Author: Belinda Smith
Falling pregnant naturally with identical triplets was of course never part of our plan! We ‘discovered’ our little bundles at the first scan (13 weeks) leaving us very little time to adjust to the news and accept how different our life was about to become. Of course we knew that being triplets they would be born early. However it was still a bit of a shock when they came at 27 weeks.
Pregnant with identical triplets
My pregnancy was actually pretty enjoyable and incident free. I had a bit of nausea in the first trimester and tiredness like I had never experienced before. Once we got to the second trimester I was feeling great. Given the risk factors we were facing the babies were scanned every two weeks from that first scan and they received great reports every time – great length and weights and no signs of Twin to Twin Syndrome.
So when Baby A’s waters broke at 27 weeks and 0 days we weren’t really expecting it. In fact that next week I had plans to pack my hospital bag and get my hair coloured one last time before the babies were born.
Triplets born at 27 weeks
Even though the hospital did everything to stop labour nothing worked and the decision was made to proceed with the caesarean. I remember very clearly the first time I saw each of the boys. We were amazed at how perfect they looked and how pink their skin was. I was expecting it to be much more translucent. They were also all over a kilo born which I remember the doctors saying was great weights for 27 weekers and would serve them well for their early start in life. They spent a total of 13 weeks in the Neonatal Critical Care Unit.
Triplets born at 27 weeks – Our hospital journey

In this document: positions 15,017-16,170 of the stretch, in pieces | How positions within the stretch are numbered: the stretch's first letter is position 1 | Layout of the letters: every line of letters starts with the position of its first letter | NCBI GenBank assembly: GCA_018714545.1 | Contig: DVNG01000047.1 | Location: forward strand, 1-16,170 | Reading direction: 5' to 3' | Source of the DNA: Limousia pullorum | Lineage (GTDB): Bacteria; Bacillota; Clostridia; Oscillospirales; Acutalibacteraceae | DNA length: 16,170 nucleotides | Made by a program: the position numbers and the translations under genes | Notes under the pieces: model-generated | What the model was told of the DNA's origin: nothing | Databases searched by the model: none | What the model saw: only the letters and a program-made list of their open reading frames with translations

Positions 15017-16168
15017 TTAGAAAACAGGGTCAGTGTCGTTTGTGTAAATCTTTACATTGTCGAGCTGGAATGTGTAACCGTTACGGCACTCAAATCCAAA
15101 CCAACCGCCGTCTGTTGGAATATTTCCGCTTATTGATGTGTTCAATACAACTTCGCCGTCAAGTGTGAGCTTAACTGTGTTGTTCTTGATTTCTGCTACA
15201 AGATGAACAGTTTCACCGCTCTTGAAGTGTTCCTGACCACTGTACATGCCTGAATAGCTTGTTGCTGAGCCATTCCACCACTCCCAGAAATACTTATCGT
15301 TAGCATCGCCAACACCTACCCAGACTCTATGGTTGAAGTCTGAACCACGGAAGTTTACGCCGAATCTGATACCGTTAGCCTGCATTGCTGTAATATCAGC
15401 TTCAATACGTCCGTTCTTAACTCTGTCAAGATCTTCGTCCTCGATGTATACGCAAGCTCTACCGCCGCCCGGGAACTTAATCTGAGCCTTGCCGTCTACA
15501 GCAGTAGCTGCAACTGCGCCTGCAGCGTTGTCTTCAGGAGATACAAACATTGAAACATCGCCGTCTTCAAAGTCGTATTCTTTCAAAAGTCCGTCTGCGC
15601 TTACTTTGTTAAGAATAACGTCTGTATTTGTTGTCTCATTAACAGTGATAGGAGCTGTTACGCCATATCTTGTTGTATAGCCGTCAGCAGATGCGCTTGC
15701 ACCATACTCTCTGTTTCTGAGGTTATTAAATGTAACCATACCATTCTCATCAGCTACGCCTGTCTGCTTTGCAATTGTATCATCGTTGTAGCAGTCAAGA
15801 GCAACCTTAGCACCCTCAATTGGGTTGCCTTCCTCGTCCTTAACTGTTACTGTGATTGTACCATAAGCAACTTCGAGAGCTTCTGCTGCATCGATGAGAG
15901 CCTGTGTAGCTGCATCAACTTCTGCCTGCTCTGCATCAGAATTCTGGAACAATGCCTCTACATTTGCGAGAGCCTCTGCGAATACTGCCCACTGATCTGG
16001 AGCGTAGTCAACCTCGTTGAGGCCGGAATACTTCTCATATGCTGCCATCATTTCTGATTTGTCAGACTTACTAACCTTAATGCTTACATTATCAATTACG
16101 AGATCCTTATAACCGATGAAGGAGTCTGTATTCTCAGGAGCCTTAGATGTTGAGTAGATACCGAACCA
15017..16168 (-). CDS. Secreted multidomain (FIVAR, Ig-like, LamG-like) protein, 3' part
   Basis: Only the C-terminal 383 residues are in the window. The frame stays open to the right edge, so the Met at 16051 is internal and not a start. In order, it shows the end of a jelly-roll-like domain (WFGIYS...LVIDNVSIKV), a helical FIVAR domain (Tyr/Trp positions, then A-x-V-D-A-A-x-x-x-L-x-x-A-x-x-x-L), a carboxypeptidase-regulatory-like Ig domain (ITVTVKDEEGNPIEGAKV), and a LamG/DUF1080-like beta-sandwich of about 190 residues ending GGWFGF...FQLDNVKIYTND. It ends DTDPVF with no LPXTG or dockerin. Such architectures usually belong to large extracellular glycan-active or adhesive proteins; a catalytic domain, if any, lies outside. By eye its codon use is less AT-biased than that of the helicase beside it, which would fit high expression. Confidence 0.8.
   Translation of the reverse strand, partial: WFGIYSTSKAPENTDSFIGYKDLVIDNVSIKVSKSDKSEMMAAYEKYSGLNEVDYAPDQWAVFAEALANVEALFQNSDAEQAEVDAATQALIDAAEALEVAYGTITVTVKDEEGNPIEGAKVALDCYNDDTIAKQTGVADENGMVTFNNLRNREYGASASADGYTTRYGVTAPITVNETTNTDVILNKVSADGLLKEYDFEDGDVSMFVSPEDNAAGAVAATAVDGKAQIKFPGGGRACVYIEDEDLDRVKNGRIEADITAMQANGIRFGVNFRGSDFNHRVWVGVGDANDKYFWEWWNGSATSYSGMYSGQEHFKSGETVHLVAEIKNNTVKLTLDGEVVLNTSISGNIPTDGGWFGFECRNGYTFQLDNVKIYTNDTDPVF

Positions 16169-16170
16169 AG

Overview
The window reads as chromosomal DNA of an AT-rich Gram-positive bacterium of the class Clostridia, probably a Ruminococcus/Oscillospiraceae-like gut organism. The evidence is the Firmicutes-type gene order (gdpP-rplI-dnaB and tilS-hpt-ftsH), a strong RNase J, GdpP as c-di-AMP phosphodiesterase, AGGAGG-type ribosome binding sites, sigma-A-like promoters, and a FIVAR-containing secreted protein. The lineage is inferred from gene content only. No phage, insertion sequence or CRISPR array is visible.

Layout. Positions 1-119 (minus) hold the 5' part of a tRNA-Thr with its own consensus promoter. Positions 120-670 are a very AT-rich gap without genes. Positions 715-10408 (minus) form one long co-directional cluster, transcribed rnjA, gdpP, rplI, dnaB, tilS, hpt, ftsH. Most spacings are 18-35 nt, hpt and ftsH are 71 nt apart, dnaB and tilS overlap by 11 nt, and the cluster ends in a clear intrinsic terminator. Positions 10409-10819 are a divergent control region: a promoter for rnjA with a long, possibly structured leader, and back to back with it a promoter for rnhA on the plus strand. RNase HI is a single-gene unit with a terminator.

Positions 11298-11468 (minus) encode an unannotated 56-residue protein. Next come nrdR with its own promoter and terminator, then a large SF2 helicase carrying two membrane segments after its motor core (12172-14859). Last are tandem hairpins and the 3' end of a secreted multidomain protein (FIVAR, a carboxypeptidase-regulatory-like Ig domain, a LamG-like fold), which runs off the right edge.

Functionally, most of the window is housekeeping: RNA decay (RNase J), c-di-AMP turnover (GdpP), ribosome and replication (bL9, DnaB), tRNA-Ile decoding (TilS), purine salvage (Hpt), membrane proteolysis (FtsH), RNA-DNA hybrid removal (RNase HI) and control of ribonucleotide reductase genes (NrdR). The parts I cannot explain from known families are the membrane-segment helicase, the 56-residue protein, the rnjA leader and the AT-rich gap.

My memories of those early days are of feeling completely overwhelmed with all the information we were given. Things can change very quickly at this stage as the babies adjust to being outside the womb. There was a constant stream of tests and scans and of course the ever present beeping of monitoring machines. Every time an alarm went off I had to walk around and check each of my babies to make sure it wasn’t one of their alarms. One of the nurses joked that I would wear a path in the floor.
I think the hardest thing about this time in hospital is watching your children essentially fight for their life. And not being able to do anything about it. The nurses encourage you to get involved in looking after your baby by changing nappies and taking their temperature. At first it is overwhelming and scary because you don’t want to hurt them and there are so many wires and cords to navigate. Don’t worry though because after a while you will get quite good at it and it will become second nature. As they progress through their time in critical care the medical equipment and intervention becomes less and less and you can become more involved and start to feel like a real Mum!
Triplets born at 27 weeks – Our life today
We are one of the lucky families. Our boys are happy and healthy. They are thriving in their first year of school and are about to turn 6. They have absolutely no ongoing issues from their premature start to life. We were hospitalised a few times over the toddler years with breathing concerns when they battled a cold. The doctors told us they most likely would grow out of this by the time they started school which they have done.
Everyone’s journey through the NICU (or NCCU as it was called at our hospital) will be different. But I think one thing is true for everyone – you will never forget the experience and will be forever grateful for the expertise of the doctors and nurses. We wouldn’t have our beautiful boys if it weren’t for them.
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